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ARPA-E awarding $39M to 16 projects to grow the domestic critical minerals supply chain

The US Department of Energy’s (DOE’s) Advanced Research Projects Agency-Energy (ARPA‑E) will award $39 million in funding to 16 projects across 12 states to develop market-ready technologies that will increase domestic supplies of critical elements required for the clean energy transition.

The selected projects, led by universities, national laboratories, and the private sector aim to develop commercially scalable technologies that will enable greater domestic supplies of copper, nickel, lithium, cobalt, rare earth elements, and other critical elements.

Global demand for critical minerals needed to decarbonize the nation’s economy is expected to increase by 400-600% over the next several decades and the US is increasingly dependent on foreign sources, some adversarial, for many of the processed versions of these minerals. Notably, there are challenges associated with mining, processing and production of critical elements, which are often located in a handful of geopolitically sensitive regions.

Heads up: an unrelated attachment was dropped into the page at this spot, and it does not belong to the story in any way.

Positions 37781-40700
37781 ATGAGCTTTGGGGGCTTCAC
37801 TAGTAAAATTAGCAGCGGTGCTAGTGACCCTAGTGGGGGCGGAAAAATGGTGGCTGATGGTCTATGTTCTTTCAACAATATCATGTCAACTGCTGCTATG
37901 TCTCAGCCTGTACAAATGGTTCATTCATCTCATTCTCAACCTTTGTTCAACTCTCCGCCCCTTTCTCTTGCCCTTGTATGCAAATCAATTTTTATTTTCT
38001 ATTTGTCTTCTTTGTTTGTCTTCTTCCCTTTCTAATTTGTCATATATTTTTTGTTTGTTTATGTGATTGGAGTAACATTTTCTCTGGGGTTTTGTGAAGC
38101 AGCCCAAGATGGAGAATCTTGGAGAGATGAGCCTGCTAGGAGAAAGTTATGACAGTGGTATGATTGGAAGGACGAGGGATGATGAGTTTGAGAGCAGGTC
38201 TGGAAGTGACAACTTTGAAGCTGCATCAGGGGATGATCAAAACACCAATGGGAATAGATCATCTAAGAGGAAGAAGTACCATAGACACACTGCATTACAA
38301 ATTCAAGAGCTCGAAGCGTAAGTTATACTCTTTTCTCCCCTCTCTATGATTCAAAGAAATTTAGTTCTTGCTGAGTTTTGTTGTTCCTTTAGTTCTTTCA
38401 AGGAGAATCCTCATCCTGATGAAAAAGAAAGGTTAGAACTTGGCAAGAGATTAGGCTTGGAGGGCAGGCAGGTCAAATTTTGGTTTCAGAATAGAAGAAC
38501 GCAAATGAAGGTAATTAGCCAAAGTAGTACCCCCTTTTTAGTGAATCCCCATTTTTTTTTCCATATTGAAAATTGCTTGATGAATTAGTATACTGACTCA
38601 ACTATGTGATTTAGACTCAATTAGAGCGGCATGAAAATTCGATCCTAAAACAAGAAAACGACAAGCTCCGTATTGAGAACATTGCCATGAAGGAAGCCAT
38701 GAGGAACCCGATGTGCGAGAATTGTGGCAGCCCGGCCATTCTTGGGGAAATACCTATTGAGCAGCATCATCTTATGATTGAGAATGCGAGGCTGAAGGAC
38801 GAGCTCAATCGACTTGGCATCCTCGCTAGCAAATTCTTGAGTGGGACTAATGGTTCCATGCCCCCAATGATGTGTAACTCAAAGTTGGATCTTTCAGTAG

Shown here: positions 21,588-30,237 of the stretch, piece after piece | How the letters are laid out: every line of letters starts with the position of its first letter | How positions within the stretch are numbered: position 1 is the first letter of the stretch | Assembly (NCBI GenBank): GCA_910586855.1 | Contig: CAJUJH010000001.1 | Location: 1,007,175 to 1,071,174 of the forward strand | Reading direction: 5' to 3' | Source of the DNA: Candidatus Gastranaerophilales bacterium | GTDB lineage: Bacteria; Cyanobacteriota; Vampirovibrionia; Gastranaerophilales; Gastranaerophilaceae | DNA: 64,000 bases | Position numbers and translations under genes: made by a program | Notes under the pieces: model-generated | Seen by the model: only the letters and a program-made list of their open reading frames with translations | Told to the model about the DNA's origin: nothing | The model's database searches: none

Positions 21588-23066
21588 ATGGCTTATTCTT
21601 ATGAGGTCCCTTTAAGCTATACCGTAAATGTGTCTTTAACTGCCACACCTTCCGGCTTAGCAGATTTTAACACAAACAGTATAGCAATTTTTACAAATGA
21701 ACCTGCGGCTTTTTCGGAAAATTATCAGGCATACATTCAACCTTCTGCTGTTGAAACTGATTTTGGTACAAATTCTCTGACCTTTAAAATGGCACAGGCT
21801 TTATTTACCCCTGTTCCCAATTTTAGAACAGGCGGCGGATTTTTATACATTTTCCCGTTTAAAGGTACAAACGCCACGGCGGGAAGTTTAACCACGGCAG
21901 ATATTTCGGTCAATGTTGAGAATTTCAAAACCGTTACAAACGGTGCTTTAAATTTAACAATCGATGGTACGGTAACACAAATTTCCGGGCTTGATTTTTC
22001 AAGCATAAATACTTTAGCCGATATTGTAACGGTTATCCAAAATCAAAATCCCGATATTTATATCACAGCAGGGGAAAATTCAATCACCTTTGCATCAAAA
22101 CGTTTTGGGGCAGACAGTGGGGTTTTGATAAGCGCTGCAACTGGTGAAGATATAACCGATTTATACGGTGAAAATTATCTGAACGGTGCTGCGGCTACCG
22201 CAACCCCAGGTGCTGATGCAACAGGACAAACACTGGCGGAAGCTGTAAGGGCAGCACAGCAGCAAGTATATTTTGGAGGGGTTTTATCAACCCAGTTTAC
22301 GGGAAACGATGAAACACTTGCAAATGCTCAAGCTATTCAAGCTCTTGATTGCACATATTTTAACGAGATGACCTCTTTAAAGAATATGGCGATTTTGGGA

The projects were selected as part of ARPA-E’s Mining Innovations for Negative Emissions Resource Recovery (MINER) program. (Earlier post.)The MINER program funds technology research that increases the mineral yield while decreasing the required energy, and subsequent emissions, to mine and extract energy-relevant minerals. Specifically, the program investigates the potential CO2-reactive ores to unlock net-zero or net-negative emission technologies.

The projects selected projects as part of the MINER program are:

University of Texas at Arlington. RECLAIM: Electrochemical Lithium and Nickel Extraction with Concurrent Carbon Dioxide Mineralization ($2,999,997).